A few years back, Square came out with its tenth game in the Final Fantasy series, cleverly titled “Final Fantasy X.” I picked it up, because, like I’ve mentioned before, I enjoy the series, and the Playstation installments 7 and 9 were good. I also thought that there was no fucking way they could make a game as bad as 8 ever again. Overall, it was a mediocre game with a confusing ending. Something about the main guy being the lost dream of a dead city, or something. I don’t know, I didn’t really get it then and I still don’t particularly care.

I can’t wait for the e-mails I get about that. God you people love to bitch about spoilers. Well, here’s a hint: if you haven’t played a game, don’t read articles about its sequel.

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Speaking of spoilers, this guy framed Roger Rabbit.

Anyway, I’m not here to talk about the mediocre game, I’m here to talk about its very crappy sequel. Square realized the money-making opportunities it had, as can be seen in the recent sales of final fantasy sex toys (ok, no, but they could have! and they still might), so they decided to start cashing in and making sequels where they aren’t needed. One could argue there is a need due to the confusing ending, and the fact that it wasn’t exactly a happy one, but I still think it could have been left alone. Continue reading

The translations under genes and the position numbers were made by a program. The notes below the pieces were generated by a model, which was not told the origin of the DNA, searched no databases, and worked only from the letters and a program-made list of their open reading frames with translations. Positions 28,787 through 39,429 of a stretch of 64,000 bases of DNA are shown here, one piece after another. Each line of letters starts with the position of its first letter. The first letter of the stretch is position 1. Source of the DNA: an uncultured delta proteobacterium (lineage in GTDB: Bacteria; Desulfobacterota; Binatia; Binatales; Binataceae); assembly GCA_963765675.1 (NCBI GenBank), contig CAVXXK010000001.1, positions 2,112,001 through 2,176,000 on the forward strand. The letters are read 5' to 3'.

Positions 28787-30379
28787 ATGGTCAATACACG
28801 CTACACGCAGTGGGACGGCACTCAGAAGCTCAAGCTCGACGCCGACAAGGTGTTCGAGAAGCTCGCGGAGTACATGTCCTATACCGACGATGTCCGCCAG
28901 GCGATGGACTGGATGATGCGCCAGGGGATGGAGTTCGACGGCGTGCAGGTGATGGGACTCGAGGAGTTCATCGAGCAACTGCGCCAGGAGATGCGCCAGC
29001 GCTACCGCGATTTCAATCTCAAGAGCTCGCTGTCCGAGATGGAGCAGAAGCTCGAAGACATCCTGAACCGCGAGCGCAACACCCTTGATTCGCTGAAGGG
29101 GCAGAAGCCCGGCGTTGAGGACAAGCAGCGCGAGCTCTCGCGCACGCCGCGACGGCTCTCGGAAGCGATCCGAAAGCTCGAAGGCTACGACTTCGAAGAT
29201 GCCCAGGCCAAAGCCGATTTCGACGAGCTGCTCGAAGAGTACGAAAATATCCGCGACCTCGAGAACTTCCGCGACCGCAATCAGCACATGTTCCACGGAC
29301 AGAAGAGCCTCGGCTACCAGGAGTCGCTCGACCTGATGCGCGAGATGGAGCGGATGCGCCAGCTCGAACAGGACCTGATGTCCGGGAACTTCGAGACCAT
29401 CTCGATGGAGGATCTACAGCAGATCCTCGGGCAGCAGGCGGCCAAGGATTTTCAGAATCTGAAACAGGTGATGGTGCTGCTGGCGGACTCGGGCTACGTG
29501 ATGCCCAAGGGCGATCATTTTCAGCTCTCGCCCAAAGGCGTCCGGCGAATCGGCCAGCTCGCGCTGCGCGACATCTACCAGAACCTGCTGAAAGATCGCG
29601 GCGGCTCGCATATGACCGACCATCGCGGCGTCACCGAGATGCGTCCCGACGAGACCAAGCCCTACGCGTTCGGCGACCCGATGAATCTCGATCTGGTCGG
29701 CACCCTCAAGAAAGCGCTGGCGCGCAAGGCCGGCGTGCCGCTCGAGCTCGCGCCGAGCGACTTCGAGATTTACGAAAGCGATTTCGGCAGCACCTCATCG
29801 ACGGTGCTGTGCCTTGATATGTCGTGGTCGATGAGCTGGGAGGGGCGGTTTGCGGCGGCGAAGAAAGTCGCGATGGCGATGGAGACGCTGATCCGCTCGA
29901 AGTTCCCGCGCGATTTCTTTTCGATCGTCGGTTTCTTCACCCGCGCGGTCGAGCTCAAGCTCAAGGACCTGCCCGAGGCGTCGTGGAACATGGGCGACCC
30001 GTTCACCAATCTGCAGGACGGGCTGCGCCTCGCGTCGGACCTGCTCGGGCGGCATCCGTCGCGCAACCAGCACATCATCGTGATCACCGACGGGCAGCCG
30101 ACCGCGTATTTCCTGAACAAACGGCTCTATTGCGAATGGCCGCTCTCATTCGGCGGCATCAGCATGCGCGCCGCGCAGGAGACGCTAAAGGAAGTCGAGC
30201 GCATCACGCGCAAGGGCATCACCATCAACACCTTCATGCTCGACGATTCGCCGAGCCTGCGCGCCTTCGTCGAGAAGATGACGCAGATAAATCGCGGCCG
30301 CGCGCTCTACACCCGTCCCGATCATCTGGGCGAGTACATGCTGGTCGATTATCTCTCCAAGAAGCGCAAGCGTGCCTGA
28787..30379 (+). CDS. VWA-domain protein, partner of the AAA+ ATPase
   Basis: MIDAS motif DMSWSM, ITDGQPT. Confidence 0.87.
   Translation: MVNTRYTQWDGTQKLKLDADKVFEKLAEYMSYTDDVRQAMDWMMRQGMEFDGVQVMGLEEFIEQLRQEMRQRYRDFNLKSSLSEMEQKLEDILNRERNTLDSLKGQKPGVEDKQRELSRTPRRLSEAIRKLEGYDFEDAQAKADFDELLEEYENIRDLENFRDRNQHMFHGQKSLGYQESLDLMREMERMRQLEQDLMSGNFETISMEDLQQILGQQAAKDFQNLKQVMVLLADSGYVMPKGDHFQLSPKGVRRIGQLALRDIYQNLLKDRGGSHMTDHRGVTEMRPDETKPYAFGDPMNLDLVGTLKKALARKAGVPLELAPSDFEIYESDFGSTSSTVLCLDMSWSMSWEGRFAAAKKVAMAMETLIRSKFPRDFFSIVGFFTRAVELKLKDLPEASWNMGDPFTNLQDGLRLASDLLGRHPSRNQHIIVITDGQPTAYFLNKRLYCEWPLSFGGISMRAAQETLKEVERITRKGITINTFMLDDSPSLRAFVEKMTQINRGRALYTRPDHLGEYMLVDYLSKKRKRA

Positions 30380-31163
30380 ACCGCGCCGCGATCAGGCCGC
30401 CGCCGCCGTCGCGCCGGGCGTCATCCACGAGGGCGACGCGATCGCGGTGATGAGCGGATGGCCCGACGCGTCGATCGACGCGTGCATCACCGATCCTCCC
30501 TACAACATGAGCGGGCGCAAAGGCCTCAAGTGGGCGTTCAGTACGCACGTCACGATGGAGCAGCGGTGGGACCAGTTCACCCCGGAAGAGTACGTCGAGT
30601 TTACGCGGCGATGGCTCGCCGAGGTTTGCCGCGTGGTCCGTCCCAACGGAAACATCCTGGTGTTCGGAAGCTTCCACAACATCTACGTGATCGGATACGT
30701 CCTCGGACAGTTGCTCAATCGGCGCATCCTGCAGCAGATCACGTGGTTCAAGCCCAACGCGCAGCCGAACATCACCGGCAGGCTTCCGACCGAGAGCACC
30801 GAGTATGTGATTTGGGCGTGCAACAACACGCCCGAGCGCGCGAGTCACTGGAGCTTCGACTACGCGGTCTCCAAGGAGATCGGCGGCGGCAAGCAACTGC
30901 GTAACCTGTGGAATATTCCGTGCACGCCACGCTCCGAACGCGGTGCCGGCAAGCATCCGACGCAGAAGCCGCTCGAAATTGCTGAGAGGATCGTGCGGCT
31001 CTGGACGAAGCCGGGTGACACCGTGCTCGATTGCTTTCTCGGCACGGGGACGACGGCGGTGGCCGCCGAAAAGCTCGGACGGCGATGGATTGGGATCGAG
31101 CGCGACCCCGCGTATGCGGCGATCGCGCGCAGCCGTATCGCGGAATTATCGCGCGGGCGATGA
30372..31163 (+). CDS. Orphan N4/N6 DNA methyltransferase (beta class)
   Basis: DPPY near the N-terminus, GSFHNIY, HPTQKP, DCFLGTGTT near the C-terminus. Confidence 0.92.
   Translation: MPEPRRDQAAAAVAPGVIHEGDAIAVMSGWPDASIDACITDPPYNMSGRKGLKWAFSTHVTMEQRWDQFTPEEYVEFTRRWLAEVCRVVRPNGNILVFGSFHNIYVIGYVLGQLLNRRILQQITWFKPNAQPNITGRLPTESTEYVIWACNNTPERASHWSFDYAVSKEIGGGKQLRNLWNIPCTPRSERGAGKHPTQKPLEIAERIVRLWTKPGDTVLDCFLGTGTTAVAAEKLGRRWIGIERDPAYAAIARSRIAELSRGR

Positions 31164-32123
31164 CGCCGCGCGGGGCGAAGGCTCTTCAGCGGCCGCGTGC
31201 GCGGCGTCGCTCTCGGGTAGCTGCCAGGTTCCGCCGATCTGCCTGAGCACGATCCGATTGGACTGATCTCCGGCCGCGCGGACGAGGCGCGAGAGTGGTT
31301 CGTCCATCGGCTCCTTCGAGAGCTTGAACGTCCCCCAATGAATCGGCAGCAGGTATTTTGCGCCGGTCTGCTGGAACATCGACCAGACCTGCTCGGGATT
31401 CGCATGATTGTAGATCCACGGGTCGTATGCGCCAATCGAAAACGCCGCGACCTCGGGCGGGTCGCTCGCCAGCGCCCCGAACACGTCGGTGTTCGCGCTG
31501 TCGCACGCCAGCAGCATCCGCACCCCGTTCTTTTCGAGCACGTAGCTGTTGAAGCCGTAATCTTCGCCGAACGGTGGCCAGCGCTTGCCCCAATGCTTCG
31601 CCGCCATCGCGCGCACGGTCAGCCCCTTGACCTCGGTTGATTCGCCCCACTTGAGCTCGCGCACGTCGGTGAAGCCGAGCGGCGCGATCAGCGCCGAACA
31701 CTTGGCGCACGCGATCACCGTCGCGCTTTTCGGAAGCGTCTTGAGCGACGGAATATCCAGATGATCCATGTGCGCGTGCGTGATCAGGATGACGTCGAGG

Choke: A Movie Review

As I have stated before, I am a huge fan of Chuck Palahniuk’s earlier books. Like most people, I found out about his work from the movie “Fight Club,” which I loved, and still do to this day. Fans have been waiting nine years for another adaptation, getting their dreams crushed along the way with cancellations for various reasons, such as Survivor not being adapted after September 11th due to the fact the plot involves a plane hijacking. After a long wait, they finally got their wish, with the newly released movie “Choke.”

The plot follows Victor Mancini, a young sex addict who makes himself choke in restaurants in order to get saved by people so he can use the sympathy of a near death experience to get money from them in order to keep his senile mother in a nursing home. His mother never remembers who he is, and Victor is trying to find out about his past before she loses her mind completely. The story only gets stranger from there. Continue reading

Snuff: The Story of the Most Boring Gang Bang Ever